Reading so many articles about holidays and depression but at the same time working almost exclusively with bipolar patients, I wondered too. Is Christmas good for your Bipolar disorder? What can I really tell you or to our patients about this?
I have no data really from my own research. A pubmed search surprisingly enough brought up only one article/letter by Nick Cradock (a British Psychiatrist from Wales, UK conducting one of the largest genetic studies on Bipolar disorder) dated back in 1992. However, the letter refers to a patient with bipolar disorder and Haemophilia B (a genetic illness also known as Christmas disease, named after the first reported patient, Stephen Christmas)
So even though we seem to have no data to tell you whether Christmas is good or not for your bipolar disorder, I will offer a few thoughts based on what we know from cognitive behavior therapy and bipolar research.
It may all depend how you approach your forthcoming holiday season.
If you have negative expectations about your forthcoming Christmas experience, then you are very much likely to confirm your negative expectations. Cognitive therapy works wonders by helping people to change their negative expectations of future events and negative appraisals of current events. If you did have negative experiences during previous Christmas holidays, and possibly also experienced depressive symptoms or episodes, then you are very much likely to have developed negative schemas about Christmas. Your negative schemas – if left alone – will affect how you will interpret your experiences during Christmas.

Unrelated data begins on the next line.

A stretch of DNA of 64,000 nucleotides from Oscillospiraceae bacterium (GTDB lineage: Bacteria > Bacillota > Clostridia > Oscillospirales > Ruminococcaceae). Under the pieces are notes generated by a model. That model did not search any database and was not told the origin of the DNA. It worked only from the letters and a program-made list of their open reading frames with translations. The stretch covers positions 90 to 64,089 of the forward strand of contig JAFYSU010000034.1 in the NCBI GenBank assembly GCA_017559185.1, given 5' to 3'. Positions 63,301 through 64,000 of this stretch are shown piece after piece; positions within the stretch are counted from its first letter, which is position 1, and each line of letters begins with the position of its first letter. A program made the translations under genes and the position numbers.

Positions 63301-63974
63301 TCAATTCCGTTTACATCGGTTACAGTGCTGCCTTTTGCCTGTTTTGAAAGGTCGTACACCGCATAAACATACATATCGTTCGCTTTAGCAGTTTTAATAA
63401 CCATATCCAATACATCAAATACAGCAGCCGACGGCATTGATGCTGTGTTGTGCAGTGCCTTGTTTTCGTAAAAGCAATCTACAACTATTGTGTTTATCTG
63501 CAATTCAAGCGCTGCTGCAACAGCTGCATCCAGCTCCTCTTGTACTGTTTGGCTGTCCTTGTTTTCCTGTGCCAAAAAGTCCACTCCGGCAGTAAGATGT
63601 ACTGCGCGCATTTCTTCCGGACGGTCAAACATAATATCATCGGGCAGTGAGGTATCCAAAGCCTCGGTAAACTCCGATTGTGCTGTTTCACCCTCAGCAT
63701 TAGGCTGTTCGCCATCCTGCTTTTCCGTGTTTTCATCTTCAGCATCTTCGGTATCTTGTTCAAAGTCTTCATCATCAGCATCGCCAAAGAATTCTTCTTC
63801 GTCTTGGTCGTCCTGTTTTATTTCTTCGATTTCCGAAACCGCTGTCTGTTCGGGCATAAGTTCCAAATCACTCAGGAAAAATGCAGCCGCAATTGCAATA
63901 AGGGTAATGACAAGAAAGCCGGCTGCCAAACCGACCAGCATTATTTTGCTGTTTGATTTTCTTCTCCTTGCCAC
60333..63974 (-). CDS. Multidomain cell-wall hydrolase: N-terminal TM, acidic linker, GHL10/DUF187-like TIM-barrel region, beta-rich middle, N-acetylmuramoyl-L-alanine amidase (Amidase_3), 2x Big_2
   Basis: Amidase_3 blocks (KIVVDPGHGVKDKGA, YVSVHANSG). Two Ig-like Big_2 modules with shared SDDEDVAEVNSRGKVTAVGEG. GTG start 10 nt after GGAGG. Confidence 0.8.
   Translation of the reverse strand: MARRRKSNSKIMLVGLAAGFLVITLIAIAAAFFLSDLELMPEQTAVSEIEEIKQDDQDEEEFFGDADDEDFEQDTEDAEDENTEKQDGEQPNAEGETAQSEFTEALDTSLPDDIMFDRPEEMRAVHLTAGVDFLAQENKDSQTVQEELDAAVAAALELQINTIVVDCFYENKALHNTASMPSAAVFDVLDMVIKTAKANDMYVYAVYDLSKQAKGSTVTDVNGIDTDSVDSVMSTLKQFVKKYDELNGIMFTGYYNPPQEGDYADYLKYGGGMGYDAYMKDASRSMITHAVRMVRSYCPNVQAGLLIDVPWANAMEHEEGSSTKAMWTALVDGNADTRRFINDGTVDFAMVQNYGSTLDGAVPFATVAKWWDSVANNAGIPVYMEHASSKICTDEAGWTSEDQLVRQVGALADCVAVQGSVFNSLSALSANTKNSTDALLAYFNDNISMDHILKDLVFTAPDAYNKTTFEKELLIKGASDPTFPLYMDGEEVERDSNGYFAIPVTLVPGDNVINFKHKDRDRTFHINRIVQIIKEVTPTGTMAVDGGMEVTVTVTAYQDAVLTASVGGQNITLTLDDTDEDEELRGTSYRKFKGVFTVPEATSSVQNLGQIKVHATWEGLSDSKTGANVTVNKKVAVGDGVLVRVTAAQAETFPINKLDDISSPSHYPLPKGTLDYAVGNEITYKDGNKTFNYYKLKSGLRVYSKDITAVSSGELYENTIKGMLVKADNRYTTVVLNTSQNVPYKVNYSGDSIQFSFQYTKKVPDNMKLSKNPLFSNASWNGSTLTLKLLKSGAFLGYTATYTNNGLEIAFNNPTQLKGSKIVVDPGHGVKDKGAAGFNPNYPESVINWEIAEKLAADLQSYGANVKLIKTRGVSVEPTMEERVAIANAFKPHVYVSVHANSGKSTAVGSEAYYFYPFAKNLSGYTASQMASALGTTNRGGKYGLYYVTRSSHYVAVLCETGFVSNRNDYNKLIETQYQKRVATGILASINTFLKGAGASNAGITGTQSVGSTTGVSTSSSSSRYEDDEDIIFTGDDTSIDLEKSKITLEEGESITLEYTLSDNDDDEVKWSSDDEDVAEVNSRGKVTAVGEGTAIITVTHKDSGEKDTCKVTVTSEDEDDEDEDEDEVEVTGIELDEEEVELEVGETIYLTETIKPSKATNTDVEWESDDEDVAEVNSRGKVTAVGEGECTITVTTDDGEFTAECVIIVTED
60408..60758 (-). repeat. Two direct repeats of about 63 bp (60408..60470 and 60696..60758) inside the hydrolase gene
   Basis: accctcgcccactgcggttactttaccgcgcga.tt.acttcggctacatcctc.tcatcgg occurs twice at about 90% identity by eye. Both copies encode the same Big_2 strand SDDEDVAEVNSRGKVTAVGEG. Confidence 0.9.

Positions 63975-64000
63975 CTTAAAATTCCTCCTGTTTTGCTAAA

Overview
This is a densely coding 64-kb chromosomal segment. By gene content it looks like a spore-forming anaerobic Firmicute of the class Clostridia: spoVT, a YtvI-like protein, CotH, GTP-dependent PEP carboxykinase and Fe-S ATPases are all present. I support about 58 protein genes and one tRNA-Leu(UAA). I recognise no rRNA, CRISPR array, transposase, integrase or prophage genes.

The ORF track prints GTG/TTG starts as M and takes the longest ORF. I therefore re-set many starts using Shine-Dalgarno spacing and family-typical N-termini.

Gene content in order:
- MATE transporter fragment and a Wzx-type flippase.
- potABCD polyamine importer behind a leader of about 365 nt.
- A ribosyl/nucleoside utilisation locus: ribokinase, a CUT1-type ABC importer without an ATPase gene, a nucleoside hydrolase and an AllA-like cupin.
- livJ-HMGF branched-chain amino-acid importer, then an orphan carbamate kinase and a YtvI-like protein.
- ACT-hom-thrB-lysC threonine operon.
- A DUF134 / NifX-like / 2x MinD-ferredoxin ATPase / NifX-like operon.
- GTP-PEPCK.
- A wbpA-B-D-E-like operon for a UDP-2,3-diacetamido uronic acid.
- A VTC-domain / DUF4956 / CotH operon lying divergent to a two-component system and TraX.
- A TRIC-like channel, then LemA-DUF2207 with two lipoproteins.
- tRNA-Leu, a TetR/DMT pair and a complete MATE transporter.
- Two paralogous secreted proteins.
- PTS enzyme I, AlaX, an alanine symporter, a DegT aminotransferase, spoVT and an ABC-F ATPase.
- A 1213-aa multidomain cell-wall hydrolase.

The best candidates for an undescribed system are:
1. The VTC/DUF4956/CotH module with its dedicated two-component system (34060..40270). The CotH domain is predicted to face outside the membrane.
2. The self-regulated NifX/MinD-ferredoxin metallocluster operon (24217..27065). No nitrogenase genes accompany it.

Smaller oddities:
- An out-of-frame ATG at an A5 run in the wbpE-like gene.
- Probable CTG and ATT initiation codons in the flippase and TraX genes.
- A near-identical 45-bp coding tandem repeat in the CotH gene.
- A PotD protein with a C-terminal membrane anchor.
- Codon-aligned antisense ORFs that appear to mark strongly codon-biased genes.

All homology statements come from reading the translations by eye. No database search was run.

From a behavioral point of view, if you start by predicting that you will have a horrible Christmas time, then you are likely to avoid your friends and family members. Or even avoid a little Christmas shopping spree because you don’t have enough money to buy all the things you want or because you are afraid your most recent manic shopping spree. By avoiding pleasurable activities and social contact again you are destined to have a miserable Christmas experience. Behavior therapy has proven itself really effective for treating depression by ensuring that depressed people are once again slowly but gradually being exposed to pleasurable activities. Even if you are alone, you can always make the first step and get in touch with a local support bipolar group. I am sure they will be happy to have you along for Christmas.
And then we have the change in your routines.
As with any holiday season, during Christmas you are likely to experience a change in your usual routines. What we know from interpersonal and social rhythm therapy is that changes in your routine may destabilize your mood and lead to new bipolar episodes. Again, I do not think we have any hard data particularly about Christmas and bipolar episodes, but from the studies and the knowledge we have, if your Christmas holiday leads to major changes in your routines then you may end up having a negative Christmas experience.
So all in all, I would say it all depends about how you will approach, and what you will do during your Christmas.
Even if your previous Christmas experiences may not have been necessarily good ones, it is never too late to fall into the magic of Christmas. Become the Santa of your loved ones (and yourself), and enjoy your time off work and time back with your family. Forget the grudges, forgive past mistakes and quarrels, and move on with the positives in your life. Do so with care of course, and one step at a time. Look after your sleep and watch your alcohol intake.
But engage with whatever positive comes your way, and make up your own Merry Christmas.
This Christmas may be the start for a better and more balanced year or years to come.
Merry Christmas and a Happy New Year to all from the BipolarLab team.